Blog

Of Morgan Freeman, gods and monsters: Men are human, not either saintly or irredeemable

I’m proud to share my first byline for the New York Daily News! While I’m really proud of the piece and where it landed, my joy is lacking some of its oomph. I recently realized it’s because I can’t share this win with my grandma, who passed away last October. I’ll have to imagine her tears of joy instead of calling her up to hear them.

**********

“Morgan Freeman recently found himself on the #MeToo list, accused of sexual misconduct. As expected, responses generally landed in two categories: horrified belief and staunch disbelief. While puns abound when we decry public figures for bad behavior, the most popular in reference to Freeman speaks to the danger of binary thinking when it comes to toxic masculinity; if Freeman can play God, can he be a devil?”

Read the full article here.

Blog

My New York Times Essay

I’ve been meaning to post this for what seems like forever! On March 10, I got an article published in the New York Times, called “My Grandmother’s Story Is Ending as Mine Begins.”

My grandmother knew she’d succumb to dementia long before she began to lose her memory, as her two older sisters had shared the same fate before they died. She fought against time to write her life story, but she will never see her dream realized.

Read the rest here.

While you’re here, I recently got another article published, this time in Ravishly, called “‘This Is Us’ Mirrors Watching My Absent Black Father Die of Cancer.”

I have a penchant for multigenerational family dramas. Brothers and Sisters, Parenthood, Six Feet Under — they all make me feel connected to my own family, which is more like Full House than The Brady Bunch. Aunts, uncles, cousins, and a strong matriarch make up the fabric of my day-to-day life. So when This Is Us debuted, I was all in. What I didn’t expect is that it would touch my heartstrings in a way I hadn’t prepared for.

Read the rest here.

Life is heartbreaking, but also beautiful.

That’s all for now, folks!

Uncategorized

I Grew Up in Alateen and Al-Anon

My latest article for The Fix:

Four people describe their experiences as children in the rooms of Alateen and Al-Anon and whether it helped them cope with their family member’s addiction.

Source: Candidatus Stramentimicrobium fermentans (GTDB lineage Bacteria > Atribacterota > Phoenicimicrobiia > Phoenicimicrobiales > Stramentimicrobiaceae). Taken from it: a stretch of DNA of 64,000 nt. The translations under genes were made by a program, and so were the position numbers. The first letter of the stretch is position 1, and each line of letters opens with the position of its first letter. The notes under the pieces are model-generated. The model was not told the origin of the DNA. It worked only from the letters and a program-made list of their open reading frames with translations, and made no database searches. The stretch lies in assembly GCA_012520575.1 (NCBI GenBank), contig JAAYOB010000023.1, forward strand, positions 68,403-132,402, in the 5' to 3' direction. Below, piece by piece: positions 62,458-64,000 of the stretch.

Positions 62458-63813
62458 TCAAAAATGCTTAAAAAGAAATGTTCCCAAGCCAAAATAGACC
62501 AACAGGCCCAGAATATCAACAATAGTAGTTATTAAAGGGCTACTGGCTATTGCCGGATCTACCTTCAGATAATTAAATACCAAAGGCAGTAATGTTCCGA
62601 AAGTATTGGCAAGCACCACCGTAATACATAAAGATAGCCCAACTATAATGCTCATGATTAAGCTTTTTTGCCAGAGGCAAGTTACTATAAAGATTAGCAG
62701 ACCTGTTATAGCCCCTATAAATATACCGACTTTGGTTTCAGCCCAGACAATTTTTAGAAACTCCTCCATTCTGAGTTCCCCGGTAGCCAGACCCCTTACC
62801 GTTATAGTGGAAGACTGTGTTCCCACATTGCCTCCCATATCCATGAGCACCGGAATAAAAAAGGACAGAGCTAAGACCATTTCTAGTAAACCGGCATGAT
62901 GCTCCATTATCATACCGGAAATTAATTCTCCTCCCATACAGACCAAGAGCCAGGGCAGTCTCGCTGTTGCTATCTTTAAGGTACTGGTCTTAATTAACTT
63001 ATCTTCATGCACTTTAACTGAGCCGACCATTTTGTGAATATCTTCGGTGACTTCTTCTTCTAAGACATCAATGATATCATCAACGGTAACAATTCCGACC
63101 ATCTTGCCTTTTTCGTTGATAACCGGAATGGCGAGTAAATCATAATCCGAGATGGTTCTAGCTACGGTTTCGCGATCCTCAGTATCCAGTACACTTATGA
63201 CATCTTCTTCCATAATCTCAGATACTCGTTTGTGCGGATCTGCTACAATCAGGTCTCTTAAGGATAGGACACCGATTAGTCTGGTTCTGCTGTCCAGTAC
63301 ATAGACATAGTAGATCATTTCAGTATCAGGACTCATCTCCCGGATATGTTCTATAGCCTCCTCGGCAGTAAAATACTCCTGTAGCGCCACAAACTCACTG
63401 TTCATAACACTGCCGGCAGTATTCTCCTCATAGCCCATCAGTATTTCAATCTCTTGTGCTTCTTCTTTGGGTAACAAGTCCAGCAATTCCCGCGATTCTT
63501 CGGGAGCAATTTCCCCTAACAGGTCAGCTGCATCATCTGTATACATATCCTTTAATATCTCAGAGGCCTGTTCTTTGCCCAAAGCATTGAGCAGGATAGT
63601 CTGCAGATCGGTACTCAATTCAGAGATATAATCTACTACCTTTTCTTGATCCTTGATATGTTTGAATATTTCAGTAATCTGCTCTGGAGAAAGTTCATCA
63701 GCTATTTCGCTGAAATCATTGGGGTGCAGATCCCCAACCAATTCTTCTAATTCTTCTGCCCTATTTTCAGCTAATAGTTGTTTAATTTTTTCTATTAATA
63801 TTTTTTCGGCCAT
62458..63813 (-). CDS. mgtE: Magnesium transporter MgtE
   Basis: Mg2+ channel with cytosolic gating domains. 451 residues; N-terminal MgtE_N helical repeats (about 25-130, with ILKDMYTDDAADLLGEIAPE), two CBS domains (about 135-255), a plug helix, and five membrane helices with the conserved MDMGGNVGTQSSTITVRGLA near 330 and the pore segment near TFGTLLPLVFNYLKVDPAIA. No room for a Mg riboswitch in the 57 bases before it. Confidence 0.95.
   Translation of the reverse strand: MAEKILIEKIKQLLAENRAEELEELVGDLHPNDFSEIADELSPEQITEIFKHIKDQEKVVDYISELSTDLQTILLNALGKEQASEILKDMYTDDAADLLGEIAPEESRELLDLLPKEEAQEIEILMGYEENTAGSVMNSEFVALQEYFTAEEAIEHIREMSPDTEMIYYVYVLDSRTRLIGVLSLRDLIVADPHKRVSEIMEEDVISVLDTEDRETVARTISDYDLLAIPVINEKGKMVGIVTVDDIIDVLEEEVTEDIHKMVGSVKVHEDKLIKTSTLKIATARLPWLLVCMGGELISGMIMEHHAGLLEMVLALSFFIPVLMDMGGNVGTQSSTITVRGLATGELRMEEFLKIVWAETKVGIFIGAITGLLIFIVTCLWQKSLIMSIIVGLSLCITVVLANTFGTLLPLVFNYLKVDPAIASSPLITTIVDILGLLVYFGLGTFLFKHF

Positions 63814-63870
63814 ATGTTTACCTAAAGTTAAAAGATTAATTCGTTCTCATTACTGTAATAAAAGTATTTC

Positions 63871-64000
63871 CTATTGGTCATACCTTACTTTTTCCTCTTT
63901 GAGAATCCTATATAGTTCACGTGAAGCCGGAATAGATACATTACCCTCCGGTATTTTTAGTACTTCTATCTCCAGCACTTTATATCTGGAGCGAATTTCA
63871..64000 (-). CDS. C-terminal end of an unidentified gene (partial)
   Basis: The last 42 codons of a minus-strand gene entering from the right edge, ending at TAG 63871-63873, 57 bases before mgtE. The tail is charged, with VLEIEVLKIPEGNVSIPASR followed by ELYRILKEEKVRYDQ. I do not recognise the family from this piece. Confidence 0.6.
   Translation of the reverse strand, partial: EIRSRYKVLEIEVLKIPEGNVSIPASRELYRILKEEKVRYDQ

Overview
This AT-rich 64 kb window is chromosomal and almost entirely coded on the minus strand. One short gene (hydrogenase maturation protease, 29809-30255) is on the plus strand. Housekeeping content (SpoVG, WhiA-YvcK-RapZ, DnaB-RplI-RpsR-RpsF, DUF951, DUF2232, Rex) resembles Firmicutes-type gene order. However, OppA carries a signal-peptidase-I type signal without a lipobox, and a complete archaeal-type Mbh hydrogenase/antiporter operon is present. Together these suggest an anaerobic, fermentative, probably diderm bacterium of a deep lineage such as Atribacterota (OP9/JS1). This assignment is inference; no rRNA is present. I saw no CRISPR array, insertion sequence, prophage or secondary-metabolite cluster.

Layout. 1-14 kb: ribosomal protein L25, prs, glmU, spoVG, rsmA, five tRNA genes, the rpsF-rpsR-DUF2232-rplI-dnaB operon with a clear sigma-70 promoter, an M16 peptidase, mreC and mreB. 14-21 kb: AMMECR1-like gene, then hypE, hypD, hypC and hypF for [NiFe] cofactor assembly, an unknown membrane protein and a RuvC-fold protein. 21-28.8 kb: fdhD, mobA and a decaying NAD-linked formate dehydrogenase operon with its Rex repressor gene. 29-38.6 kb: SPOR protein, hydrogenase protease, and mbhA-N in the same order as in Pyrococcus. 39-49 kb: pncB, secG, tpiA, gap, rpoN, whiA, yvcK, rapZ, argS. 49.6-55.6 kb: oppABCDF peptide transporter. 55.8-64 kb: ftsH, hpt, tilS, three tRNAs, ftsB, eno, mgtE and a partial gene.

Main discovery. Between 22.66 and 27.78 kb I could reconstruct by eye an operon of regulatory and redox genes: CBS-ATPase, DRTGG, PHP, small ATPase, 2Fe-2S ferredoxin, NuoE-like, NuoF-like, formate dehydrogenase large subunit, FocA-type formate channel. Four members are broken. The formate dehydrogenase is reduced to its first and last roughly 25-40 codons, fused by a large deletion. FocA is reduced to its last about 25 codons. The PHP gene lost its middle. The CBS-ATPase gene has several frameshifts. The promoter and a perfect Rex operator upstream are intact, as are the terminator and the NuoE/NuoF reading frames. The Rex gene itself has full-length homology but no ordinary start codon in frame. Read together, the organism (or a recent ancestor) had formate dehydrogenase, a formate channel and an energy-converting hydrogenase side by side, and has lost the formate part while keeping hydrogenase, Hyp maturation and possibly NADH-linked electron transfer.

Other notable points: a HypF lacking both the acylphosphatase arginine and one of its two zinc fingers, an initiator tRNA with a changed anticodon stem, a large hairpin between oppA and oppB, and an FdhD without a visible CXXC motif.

My mother has attended Al-Anon religiously for as along as I can remember. She left my dad when I was three after a particularly bad physical fight, in which he slapped her around while intoxicated. We spent that night at my grandmother’s house, and the next day my mom decided we were done for good.

Read the rest here.

Uncategorized

On Reconciliation With an Alcoholic Parent

Dear Readers,

I’ve gotten behind in posting my latest articles to my blog! Without further ado, here is a researched piece from last month. I interviewed four women about their experiences with an alcoholic parent, if the parent was able to get sober, and if they were able to reconcile with their parent. This article was inspired by feedback I got from a father in recovery who wanted to know how he could reconcile with his daughter the way my father and I weren’t able to.

On Reconciliation With an Alcoholic Parent

For many parents who struggle with addiction, getting sober is only half the battle. Children often become “young soldiers” in an effort to protect themselves and those they love, including the parent. As the child gets older, forgiveness and reconciliation can become more difficult, even long after the parent has stopped using. My father never stopped using. My mother read an article recently in which I discussed the “demons” my dad saw as he was dying of lung cancer. “He was probably going through withdrawals,” she said. In the fifteen years since his death, I had never made that connection.

Read the rest here.

Blog, Uncategorized

Aged 24, I Flew to Sacramento to Care for My Dying Alcoholic Father. This Is What I Learned.

My latest article, published on The Influence, April 19,2016

When I was a little girl, I looked up to my dad the way most little girls look up to their fathers. I liked watching the way he’d cross his legs while he smoked his pipe in contemplation. I liked lifting my dumbbell while he lifted his barbell. I liked telling people that my ex-prison father could beat them up at a moment’s notice.

My parents split up when I was three, but I still saw my dad fairly regularly—until he moved three hours away when I was seven. It was when my dad moved back to our area at the start of middle school that he started to fall from his pedestal.

Read the rest here.